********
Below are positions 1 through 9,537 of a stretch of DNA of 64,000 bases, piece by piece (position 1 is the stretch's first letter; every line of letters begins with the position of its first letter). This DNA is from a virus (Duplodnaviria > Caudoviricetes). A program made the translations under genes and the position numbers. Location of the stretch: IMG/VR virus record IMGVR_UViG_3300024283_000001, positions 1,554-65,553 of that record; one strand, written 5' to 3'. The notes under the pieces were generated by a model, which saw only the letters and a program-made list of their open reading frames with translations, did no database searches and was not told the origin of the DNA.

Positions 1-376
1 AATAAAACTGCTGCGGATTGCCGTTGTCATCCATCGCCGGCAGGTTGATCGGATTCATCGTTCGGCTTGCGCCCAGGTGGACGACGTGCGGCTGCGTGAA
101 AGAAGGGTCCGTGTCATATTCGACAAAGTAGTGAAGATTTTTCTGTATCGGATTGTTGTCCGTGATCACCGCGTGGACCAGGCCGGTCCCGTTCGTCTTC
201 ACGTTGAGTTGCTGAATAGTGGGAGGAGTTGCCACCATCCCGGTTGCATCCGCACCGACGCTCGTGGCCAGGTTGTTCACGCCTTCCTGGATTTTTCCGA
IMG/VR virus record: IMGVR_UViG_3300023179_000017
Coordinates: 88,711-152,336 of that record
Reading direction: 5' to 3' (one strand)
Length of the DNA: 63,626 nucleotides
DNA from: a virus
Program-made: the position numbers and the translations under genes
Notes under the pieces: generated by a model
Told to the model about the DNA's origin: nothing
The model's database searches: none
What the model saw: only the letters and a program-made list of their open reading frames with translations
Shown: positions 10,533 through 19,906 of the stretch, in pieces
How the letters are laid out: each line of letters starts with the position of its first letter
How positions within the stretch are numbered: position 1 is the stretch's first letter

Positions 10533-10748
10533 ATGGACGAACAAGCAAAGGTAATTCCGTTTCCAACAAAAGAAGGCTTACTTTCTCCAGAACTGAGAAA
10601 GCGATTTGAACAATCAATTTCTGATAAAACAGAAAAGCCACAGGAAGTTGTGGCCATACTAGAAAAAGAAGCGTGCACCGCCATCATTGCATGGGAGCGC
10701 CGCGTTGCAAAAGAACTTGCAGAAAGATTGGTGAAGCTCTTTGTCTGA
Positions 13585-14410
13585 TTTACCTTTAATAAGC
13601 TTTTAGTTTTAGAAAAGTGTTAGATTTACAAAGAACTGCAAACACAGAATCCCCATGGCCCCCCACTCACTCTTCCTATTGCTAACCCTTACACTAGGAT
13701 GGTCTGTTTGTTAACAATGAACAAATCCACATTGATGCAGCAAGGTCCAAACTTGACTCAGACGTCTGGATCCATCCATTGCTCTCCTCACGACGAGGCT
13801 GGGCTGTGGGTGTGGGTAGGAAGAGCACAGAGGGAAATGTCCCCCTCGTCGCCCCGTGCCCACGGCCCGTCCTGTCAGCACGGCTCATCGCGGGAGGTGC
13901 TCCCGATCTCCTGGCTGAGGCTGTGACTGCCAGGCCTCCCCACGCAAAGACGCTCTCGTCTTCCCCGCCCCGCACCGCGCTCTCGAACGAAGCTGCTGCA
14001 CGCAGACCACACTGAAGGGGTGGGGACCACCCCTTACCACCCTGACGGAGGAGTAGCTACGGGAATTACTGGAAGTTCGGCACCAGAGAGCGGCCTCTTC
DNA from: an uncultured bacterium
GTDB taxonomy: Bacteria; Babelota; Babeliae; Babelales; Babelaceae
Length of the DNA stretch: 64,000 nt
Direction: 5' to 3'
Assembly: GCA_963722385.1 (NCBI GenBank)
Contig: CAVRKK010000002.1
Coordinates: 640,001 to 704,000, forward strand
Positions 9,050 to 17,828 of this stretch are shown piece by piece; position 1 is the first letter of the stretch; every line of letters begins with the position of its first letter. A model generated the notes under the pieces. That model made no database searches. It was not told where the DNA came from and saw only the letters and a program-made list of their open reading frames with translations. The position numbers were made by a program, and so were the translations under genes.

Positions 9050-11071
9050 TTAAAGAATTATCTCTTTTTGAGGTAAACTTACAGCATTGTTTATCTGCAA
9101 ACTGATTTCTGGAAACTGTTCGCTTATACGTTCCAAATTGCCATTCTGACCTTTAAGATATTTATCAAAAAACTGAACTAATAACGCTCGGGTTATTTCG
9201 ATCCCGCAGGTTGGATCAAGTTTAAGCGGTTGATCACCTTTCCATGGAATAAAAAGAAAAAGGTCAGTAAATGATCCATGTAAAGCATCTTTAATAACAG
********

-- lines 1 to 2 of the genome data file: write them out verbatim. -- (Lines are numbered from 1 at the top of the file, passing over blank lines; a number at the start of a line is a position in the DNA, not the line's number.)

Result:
Below are positions 1 through 9,537 of a stretch of DNA of 64,000 bases, piece by piece (position 1 is the stretch's first letter; every line of letters begins with the position of its first letter). This DNA is from a virus (Duplodnaviria > Caudoviricetes). A program made the translations under genes and the position numbers. Location of the stretch: IMG/VR virus record IMGVR_UViG_3300024283_000001, positions 1,554-65,553 of that record; one strand, written 5' to 3'. The notes under the pieces were generated by a model, which saw only the letters and a program-made list of their open reading frames with translations, did no database searches and was not told the origin of the DNA.

Positions 1-376